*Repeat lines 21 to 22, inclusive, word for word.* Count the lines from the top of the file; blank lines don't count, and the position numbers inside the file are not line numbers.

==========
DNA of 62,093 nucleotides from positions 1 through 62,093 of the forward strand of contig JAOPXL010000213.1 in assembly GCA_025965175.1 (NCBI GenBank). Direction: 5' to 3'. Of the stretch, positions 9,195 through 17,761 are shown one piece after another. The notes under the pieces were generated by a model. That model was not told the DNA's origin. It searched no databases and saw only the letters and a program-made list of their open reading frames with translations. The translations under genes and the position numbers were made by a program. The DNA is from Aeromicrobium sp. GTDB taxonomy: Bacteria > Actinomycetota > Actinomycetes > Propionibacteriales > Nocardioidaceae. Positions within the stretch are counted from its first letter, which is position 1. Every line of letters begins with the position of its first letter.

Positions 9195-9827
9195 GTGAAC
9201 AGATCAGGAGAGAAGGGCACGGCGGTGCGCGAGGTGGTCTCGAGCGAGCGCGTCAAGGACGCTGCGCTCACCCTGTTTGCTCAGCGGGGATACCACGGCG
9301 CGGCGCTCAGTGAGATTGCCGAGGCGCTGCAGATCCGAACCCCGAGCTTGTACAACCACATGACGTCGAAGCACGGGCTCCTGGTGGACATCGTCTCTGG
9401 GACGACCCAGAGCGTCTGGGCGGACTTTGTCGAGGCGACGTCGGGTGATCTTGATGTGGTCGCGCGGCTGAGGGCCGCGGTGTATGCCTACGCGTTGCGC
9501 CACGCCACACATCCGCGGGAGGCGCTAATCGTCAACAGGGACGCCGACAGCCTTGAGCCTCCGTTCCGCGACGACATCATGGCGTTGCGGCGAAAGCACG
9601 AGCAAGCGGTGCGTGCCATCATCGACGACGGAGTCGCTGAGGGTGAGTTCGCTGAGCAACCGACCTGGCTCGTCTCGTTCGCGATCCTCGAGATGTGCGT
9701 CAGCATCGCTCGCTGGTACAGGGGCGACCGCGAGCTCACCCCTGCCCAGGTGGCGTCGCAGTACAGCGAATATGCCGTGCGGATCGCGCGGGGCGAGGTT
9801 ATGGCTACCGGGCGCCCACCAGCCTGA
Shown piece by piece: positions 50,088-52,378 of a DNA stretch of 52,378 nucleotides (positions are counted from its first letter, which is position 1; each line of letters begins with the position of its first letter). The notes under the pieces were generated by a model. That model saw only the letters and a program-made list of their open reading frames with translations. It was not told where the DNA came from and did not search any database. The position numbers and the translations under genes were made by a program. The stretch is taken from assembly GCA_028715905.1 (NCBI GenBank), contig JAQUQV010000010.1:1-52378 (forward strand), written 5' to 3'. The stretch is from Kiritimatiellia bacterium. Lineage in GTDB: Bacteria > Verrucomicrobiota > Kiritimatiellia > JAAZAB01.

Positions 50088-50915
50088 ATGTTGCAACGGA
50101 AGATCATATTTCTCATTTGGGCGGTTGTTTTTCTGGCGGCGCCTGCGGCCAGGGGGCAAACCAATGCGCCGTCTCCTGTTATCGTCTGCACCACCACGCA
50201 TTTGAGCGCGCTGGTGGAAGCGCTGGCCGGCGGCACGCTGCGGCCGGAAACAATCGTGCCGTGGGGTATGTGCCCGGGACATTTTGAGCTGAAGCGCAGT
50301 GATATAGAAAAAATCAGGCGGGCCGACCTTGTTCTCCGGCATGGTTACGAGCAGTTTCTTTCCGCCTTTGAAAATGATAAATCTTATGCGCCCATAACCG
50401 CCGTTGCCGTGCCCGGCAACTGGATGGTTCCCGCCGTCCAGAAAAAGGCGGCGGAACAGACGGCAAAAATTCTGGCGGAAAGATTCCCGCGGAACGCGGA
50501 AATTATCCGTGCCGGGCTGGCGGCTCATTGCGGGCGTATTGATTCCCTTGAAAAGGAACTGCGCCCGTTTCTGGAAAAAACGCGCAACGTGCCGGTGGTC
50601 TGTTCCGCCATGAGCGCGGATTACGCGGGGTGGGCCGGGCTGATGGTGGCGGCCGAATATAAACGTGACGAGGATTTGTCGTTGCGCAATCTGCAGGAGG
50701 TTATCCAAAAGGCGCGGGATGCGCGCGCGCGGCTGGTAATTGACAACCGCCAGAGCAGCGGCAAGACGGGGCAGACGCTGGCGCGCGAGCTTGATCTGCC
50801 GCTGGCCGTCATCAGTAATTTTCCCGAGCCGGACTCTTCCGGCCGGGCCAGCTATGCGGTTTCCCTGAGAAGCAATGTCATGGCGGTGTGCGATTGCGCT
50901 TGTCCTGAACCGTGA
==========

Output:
50801 GCTGGCCGTCATCAGTAATTTTCCCGAGCCGGACTCTTCCGGCCGGGCCAGCTATGCGGTTTCCCTGAGAAGCAATGTCATGGCGGTGTGCGATTGCGCT
50901 TGTCCTGAACCGTGA